'I Don't Deserve To Be Raped' Protest Goes Viral In Brazil

Outraged women have taken to Twitter to protest a new survey that has found the majority of Brazilians think women who dress provocatively are ASKING to be raped.



In a movement that has quickly gone viral, men and women across Brazil have tweeted pictures of themselves in various states of undress with signs reading ‘I do not deserved to be raped’ in Portuguese.

One online protestor was photographed holding up a sign that read - 
A topless man:
(  ) is feeling hot
(  ) is going to play football
(  ) wants to be raped, of course!

The hashtag #EuNaoMerecoSerEstuprada (I do not deserve to be raped) came about after journalist Nina Quieroz asked women to protest the findings of the survey.



Carried out by their Institute for Applied Economic Research, the poll found that 65.1 per cent of Brazilians agreed with the statement that if a woman was dressed a certain way she deserved to be attacked.

Worryingly, 66.5 per cent of the people surveyed were women.

Thousands of Brazilians have taken to social media to protest the shocking survey results, which have far-reaching implications for the safety of women in one of the world’s largest countries.



[Is Facebook killing sex?]

[What is conscious uncoupling?]



As a country famous for bikinis on Copacabana Beach and outrageous costumes at the Rio Carnival, their conservative views may come as a shock to the rest of the world but sexual abuse of women is a serious concern in Brazil.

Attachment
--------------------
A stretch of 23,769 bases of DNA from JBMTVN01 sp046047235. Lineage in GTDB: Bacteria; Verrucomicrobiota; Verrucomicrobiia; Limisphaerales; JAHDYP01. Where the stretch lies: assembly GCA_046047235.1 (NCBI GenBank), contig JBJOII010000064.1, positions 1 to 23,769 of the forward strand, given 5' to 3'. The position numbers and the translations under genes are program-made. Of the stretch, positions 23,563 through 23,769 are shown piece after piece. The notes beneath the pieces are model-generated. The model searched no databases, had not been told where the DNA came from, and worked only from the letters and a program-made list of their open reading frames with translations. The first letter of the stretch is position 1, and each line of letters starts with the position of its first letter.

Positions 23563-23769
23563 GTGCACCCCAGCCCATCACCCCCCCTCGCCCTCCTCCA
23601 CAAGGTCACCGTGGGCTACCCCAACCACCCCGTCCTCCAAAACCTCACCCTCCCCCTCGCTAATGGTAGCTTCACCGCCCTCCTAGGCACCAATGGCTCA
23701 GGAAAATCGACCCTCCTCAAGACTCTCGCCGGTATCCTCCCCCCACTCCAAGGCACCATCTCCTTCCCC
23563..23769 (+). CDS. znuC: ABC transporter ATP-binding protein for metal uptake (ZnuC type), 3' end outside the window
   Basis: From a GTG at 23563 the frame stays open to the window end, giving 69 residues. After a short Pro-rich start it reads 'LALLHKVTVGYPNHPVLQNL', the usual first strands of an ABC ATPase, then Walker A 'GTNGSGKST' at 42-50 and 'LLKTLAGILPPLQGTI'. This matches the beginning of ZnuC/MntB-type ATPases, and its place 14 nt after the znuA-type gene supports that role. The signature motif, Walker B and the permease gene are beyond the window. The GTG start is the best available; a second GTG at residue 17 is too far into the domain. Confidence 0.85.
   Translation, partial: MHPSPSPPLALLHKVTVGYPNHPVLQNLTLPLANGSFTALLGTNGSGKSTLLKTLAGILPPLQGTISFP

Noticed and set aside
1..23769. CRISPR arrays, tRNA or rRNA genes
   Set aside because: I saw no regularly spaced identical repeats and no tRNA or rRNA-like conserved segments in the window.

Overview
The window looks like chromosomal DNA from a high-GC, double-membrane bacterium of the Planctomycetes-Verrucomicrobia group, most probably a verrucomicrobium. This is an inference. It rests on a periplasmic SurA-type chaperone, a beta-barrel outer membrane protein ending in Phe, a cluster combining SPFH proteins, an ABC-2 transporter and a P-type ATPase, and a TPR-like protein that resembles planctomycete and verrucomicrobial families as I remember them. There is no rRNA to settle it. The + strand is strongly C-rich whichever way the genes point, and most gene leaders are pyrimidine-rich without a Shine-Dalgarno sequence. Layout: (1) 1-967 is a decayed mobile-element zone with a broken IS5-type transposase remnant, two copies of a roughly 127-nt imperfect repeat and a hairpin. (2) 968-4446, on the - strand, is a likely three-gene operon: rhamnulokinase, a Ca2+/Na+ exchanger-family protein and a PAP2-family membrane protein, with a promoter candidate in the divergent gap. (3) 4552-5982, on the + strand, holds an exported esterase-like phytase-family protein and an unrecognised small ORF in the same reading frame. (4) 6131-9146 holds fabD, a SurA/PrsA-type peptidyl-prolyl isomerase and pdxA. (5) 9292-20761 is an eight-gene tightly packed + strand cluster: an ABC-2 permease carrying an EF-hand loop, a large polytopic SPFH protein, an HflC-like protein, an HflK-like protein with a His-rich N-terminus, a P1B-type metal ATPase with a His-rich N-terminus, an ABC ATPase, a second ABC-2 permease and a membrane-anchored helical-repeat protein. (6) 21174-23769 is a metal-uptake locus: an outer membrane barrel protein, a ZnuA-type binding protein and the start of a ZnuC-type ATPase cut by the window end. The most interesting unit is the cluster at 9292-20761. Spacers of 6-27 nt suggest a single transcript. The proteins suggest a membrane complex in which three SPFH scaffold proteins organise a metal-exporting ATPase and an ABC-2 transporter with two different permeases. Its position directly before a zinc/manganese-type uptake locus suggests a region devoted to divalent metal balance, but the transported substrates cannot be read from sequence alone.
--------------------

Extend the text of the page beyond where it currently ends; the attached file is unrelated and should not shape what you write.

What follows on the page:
Between 2009 and 2012, there was a 157 per cent rise in rape cases reported, which may be down to the reclassification of what constitutes rape.



Before the amendment widened the legal definition of rape, only ‘tested vaginal penetration’ was classed as rape while all other crimes were prosecuted as just ‘indecent assault’.

Despite being one of the few countries in the world to have a democratically elected female head of state in the form of President Dilma Rousseff, it seems Brazil still has a way to go in terms of female equality and safety.

With 600,000 international fans expected to descend for the World Cup in June and 16 sexual assaults happening every day in Rio de Janeiro, the eyes of the world are on Brazil but for all the wrong reasons.

Our goal is to create a safe and engaging place for users to connect over interests and passions. In order to improve our community experience, we are temporarily suspending article commenting